In the novel Fatherless, by Brian Gail, the character Joe Delgado is shocked to learn that oral contraceptives have an abortifacient effect. Most oral contraceptives work primarily by suppressing ovulation, but breakthrough ovulations still occur in approximately one of every six months. If the breakthrough ovulation results in a fertilized egg (i.e., conception), then the secondary effect kicks in. The hormones in the pill make the womb inhospitable to the newly conceived human life by preventing implantation.
Medical ethicists avoided the question of when life begins by positing that pregnancy begins with implantation. Therefore, the pill prevents pregnancy. The fact that the termination of a human life is the necessary result was (and is) completely sidestepped.
This aspect of the novel continues to be current news. The U.S. Food & Drug Administration recently approved the drug “ella.” Ella is described as “emergency contraception” that can be taken up to five days after sexual intercourse. Ella works not only to prevent implantation, but to cause the body to reject an already implanted embryo.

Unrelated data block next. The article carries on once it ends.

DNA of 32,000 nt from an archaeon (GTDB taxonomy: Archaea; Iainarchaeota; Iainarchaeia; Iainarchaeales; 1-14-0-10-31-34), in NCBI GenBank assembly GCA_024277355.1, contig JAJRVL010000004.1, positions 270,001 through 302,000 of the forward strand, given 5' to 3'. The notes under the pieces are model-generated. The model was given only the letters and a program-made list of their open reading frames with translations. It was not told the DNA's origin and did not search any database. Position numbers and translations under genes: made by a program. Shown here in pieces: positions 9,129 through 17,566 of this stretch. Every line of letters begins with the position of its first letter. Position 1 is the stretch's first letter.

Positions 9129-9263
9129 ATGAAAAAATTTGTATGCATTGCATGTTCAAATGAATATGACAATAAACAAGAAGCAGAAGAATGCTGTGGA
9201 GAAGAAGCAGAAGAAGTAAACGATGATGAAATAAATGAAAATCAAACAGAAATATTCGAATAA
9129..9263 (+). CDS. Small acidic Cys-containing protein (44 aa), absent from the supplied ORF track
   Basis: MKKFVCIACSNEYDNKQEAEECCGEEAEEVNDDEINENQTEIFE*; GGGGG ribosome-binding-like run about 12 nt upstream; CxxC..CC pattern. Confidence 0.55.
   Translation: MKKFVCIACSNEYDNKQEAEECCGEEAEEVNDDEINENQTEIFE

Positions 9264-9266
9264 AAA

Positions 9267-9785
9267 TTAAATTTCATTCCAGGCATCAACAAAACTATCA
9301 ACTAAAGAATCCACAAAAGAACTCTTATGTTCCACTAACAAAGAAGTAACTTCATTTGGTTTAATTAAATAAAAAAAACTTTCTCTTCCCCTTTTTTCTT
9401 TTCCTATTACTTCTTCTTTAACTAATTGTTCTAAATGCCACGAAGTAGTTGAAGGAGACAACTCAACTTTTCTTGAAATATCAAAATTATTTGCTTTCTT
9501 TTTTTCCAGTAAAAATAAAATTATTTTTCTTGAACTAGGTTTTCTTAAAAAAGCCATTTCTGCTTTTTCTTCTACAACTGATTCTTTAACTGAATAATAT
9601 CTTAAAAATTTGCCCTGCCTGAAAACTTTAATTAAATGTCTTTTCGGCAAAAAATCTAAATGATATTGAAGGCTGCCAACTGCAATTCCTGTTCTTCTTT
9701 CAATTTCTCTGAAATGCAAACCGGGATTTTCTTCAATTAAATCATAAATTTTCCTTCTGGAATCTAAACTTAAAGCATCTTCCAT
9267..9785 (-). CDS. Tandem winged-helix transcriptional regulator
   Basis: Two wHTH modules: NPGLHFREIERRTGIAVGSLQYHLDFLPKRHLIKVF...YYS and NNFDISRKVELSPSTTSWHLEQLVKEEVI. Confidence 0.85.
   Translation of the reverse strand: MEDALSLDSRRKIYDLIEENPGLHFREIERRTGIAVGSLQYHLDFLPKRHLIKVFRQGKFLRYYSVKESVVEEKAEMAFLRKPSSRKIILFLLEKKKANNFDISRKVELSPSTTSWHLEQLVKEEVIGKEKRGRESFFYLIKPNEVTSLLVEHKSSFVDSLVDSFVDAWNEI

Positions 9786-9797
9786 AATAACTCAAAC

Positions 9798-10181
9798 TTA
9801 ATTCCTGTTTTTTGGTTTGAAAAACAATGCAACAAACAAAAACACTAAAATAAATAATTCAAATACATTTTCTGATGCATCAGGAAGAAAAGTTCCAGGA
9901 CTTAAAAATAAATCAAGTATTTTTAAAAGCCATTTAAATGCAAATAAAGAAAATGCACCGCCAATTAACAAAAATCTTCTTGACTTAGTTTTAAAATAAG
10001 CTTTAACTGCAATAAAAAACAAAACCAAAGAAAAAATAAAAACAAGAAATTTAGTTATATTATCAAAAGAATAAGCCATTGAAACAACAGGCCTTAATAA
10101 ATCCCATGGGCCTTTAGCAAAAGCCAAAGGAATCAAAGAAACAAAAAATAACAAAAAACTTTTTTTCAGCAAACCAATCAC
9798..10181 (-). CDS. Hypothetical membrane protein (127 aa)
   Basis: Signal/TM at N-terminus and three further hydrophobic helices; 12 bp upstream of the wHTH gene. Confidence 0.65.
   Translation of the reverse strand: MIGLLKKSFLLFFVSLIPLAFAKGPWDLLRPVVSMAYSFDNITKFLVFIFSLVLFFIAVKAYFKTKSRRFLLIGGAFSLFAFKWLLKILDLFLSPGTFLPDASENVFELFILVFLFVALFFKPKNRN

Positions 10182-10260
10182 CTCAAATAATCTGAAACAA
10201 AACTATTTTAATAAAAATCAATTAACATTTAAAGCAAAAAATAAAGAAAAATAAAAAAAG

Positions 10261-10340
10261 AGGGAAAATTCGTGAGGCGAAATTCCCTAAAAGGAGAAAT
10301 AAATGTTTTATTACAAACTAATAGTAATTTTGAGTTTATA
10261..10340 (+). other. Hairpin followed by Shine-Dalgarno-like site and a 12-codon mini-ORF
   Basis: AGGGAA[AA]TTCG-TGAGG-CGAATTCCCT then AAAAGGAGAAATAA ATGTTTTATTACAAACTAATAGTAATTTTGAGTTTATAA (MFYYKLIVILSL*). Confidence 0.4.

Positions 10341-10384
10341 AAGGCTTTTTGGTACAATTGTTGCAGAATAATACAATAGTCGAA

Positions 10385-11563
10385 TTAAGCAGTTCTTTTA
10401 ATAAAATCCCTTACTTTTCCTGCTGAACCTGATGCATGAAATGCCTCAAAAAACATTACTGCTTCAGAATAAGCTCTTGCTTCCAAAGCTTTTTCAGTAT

There is some additional semantic obfuscation going on here. By classifying the drug as a contraceptive, the FDA opens the door for the federal government to fund use of the drug through Medicaid, Title X, and international family planning programs. If the drug were properly classified as an abortifacient, then laws barring the federal government from funding abortion would apply.
Words mean things, and in this case, loosely defined or even misused labels can literally be a matter of life and death.